Friday, August 6, 2010

Band of Brothers

Ambrose used it to describe a Army Company's exploits in World War II.  It's an oft quoted source and for good reason.  Shakespeare captured in these verses a sense of fraternity that is difficult to describe.  In the book "Band of Brothers," Ambrose talks about the Easy Company from the 506th of the 101st Airborne Division.  He used that Shakespearean reference because it described the bond these soldiers had.

Some of you know I'm involved in a "Band of Christian Brothers" and it's an intense time of discipleship require a lot of discipline, transparency, humility and honesty.  Going through the fight with these guys has resulted in a better walk with God, being a better husband and father.

I pulled the original verse up and I just love the whole concept.  Historically, King Henry was in France at Agincourt.  He was outnumbered 5 to 1 and his guys were deadmeat tired, while the French were fresh.  It looked like it would be a slaughter.  And it was, but the complete opposite.

In one of the classic underdog stories of all time, Henry's forces slaughtered the French.  How did they do it?  By artillery.  The English utilized the long bow.  Henry sit up his archers in the woods surrounding the battlefield.  It had rained so the field was one big mud pit.  This equalized a lot-- the French cavalry became very bogged down.  As did the soldiers themselves.  The English archers had their way.

But the night before the battle, it looked like suicide.  So here it is-- from Bill Shakespeare:

O that we now had here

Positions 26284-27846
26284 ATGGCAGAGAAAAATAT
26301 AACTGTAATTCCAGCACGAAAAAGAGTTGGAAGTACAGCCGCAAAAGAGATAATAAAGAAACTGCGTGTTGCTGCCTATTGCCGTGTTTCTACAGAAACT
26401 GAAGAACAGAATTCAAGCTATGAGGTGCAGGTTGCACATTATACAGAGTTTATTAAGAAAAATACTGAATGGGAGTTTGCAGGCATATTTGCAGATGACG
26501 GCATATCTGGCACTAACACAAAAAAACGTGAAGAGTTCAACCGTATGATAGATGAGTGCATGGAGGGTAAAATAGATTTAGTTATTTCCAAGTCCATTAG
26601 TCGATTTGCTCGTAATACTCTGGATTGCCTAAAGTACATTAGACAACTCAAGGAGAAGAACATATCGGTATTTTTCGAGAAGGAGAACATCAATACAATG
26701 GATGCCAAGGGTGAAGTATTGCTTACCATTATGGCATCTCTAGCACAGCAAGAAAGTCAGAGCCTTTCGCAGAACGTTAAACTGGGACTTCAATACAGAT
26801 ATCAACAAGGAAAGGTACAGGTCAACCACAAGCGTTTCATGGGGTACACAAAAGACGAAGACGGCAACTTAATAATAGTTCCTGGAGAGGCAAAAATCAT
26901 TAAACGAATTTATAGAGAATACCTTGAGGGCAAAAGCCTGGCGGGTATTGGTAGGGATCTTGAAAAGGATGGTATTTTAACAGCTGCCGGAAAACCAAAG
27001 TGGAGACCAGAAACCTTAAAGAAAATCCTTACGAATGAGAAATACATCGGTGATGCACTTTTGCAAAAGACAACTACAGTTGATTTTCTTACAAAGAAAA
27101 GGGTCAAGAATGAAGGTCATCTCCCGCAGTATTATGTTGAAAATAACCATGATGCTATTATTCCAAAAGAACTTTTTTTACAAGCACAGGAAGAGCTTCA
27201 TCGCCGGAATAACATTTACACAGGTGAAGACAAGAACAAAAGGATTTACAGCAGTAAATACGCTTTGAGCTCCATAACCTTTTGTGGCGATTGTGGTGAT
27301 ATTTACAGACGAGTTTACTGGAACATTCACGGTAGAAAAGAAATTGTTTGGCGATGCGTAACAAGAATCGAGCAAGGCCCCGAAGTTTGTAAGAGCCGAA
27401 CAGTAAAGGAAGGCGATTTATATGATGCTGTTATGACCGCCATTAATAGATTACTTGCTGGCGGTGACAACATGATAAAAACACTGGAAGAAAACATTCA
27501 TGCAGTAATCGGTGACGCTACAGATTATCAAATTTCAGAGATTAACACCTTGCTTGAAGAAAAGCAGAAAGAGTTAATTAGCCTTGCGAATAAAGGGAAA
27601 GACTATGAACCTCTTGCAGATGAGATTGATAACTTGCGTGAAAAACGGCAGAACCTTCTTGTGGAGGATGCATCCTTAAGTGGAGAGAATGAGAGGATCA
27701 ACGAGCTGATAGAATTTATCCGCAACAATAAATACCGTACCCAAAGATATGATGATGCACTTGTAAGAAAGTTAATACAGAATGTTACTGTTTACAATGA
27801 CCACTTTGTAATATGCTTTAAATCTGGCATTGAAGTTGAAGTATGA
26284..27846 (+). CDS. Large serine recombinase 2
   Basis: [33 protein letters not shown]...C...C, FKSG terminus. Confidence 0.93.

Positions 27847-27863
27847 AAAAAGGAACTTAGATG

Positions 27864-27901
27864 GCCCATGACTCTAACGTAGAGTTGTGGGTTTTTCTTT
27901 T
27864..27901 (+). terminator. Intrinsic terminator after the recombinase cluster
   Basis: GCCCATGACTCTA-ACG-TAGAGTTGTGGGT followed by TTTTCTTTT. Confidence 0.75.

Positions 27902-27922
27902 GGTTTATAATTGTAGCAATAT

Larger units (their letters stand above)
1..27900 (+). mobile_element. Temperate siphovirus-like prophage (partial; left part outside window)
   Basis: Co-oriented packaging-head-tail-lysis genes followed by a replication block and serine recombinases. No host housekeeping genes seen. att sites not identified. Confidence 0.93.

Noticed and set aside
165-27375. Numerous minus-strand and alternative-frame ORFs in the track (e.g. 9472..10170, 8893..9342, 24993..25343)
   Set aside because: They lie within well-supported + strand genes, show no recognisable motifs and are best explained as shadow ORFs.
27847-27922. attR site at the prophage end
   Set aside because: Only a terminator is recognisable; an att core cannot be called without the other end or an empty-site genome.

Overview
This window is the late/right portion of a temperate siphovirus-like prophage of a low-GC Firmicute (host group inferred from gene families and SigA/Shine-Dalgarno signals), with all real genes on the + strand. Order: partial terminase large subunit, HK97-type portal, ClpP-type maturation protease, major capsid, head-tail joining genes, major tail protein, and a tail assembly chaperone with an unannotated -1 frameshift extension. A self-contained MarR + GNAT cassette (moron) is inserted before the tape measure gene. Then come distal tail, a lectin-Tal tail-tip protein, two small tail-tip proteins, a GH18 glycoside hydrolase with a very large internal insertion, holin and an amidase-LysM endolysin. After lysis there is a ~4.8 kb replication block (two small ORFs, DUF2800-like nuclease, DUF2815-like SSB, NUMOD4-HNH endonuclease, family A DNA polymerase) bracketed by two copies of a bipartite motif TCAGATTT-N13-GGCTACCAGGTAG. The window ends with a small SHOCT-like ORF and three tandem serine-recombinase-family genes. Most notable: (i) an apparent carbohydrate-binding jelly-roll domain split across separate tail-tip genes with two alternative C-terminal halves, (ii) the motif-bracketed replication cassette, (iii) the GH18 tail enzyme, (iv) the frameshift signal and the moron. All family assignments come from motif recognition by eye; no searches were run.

But one ten thousand of those men in England
That do no work to-day!

What's he that wishes so?
My cousin Westmoreland? No, my fair cousin:
If we are mark'd to die, we are enow
To do our country loss; and if to live,
The fewer men, the greater share of honour.
God's will! I pray thee, wish not one man more.
By Jove, I am not covetous for gold,
Nor care I who doth feed upon my cost;
It yearns me not if men my garments wear;
Such outward things dwell not in my desires:
But if it be a sin to covet honour,
I am the most offending soul alive.
No, faith, my coz, wish not a man from England:
God's peace! I would not lose so great an honour
As one man more, methinks, would share from me
For the best hope I have. O, do not wish one more!
Rather proclaim it, Westmoreland, through my host,
That he which hath no stomach to this fight,
Let him depart; his passport shall be made
And crowns for convoy put into his purse:
We would not die in that man's company
That fears his fellowship to die with us.
This day is called the feast of Crispian:
He that outlives this day, and comes safe home,
Will stand a tip-toe when the day is named,
And rouse him at the name of Crispian.
He that shall live this day, and see old age,
Will yearly on the vigil feast his neighbours,
And say 'To-morrow is Saint Crispian:'
Then will he strip his sleeve and show his scars.
And say 'These wounds I had on Crispin's day.'
Old men forget: yet all shall be forgot,
But he'll remember with advantages
What feats he did that day: then shall our names.
Familiar in his mouth as household words
Harry the king, Bedford and Exeter,
Warwick and Talbot, Salisbury and Gloucester,
Be in their flowing cups freshly remember'd.
This story shall the good man teach his son;
And Crispin Crispian shall ne'er go by,
From this day to the ending of the world,
But we in it shall be remember'd;
We few, we happy few, we band of brothers;
For he to-day that sheds his blood with me
Shall be my brother; be he ne'er so vile,
This day shall gentle his condition:
And gentlemen in England now a-bed
Shall think themselves accursed they were not here,
And hold their manhoods cheap whiles any speaks
That fought with us upon Saint Crispin's day.

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